Practice Fusion, utilizing its cloud-based EHR, recently surveyed providers about their perceptions and knowledge of the Zika virus in their daily practice and found that:
- Three in four providers are looking for more information on the subject for their patients and their practice.
- Nearly half of respondents receive questions concerning the Zika virus from their patients more than a few times a month, particularly in Southern states.
- Roughly a quarter of the clinicians who responded to the survey felt confident in correctly identifying Zika symptoms, testing protocols, and symptom management.
This clearly indicates that providers need more information to help their patients. Responding to survey results, researchers leveraged a de-identified clinical database, which includes more than 38 million records, representing 6.7% of all practices across the United States, to identify where the majority of Zika diagnoses were being documented on the platform. Links to relevant information from the CDC were then delivered to providers for their practice and patients directly through the EHR workflow. These materials included information on mosquito prevention for patients at home, symptom identification, testing protocols, and guides to alleviating symptoms of the virus, among other topics.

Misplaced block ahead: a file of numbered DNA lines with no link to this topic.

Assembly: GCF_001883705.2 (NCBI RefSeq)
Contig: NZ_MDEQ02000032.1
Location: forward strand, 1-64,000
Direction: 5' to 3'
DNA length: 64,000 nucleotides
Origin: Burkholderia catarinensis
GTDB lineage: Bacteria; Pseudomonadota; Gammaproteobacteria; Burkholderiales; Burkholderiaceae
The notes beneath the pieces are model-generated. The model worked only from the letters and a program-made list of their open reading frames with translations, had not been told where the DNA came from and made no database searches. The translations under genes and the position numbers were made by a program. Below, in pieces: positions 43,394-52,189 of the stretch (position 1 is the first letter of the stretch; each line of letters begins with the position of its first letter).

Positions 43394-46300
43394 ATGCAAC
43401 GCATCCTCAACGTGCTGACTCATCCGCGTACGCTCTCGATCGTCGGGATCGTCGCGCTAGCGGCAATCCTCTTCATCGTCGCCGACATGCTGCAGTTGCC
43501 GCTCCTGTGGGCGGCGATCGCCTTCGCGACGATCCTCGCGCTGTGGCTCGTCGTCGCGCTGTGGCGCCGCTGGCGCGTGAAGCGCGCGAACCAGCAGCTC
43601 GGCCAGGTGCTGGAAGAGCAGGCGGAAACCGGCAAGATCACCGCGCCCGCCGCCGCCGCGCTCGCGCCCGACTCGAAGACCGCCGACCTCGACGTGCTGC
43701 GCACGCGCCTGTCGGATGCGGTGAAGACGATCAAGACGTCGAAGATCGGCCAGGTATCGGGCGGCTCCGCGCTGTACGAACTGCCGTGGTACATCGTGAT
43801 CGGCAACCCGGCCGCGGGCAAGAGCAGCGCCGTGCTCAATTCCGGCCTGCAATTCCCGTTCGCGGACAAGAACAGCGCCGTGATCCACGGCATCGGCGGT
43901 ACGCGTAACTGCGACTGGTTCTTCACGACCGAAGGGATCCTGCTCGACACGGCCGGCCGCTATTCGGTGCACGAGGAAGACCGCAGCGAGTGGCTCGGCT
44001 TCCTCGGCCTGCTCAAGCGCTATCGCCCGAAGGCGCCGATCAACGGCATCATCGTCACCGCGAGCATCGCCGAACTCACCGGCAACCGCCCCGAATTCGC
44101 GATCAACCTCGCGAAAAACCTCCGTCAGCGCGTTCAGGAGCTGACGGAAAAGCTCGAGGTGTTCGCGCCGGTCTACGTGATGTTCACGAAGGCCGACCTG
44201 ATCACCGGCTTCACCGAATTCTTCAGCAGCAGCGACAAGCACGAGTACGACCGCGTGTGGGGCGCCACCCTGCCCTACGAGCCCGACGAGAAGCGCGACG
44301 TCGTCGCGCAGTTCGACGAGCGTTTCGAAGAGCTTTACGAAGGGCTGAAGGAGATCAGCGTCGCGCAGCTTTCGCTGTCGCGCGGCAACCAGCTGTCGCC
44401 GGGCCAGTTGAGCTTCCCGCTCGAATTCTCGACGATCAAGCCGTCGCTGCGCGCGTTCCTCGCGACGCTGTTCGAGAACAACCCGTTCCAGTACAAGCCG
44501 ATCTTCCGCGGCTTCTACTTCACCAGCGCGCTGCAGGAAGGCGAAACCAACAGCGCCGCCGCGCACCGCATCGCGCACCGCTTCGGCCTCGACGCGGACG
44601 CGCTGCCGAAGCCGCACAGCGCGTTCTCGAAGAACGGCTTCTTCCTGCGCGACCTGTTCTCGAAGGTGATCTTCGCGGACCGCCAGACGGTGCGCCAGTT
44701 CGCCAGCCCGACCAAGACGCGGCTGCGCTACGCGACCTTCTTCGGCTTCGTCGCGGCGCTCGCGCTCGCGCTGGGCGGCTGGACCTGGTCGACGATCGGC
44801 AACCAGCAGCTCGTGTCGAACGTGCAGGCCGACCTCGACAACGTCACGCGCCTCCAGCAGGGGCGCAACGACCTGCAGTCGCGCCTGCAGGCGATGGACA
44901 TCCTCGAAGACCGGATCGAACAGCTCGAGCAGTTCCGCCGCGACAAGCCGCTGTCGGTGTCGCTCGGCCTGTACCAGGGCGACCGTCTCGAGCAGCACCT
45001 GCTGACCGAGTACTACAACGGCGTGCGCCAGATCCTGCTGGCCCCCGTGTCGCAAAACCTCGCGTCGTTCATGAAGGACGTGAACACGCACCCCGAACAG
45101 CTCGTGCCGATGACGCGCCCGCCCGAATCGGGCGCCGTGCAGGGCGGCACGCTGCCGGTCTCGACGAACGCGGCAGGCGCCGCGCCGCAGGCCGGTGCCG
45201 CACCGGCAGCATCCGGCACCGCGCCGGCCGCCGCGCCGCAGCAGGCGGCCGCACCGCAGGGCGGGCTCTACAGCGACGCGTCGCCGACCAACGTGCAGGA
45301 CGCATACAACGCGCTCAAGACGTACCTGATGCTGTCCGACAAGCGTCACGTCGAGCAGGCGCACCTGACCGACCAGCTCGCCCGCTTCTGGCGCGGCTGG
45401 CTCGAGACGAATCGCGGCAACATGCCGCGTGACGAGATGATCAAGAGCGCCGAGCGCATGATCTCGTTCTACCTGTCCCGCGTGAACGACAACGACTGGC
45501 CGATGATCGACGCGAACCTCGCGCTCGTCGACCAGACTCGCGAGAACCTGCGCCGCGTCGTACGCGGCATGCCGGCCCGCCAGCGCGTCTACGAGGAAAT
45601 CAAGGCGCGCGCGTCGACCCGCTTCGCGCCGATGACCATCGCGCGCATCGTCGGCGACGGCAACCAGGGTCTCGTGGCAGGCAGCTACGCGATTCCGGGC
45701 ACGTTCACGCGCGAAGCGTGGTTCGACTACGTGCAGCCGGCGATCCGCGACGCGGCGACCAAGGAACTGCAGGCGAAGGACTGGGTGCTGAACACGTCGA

Besides providing informational resources where it matters, disease surveillance has the capacity to be more actionable.
For instance, EHRs can leverage available evidence-based guidelines and data to develop clinical decision support alerts, which are notifications delivered to providers in their EHR that a specific action may be appropriate for a patient. Clinical decision support alerts can be used to alert providers when there is a gap in care for a particular patient, such as missing a certain vaccine or a potential disease outbreak, and provide guidance on testing and screening protocols.
A recent program, for example, aimed to improve public outcomes by leveraging clinical decision support to alert providers if a patient was missing a vaccine via a cloud-based EHR. The program included over 20,000 healthcare providers and recorded visits involving patients over the age of 18. Researchers observed a 73% relative increase in recorded vaccinations after comparing the pre- and post-initiation periods of the program.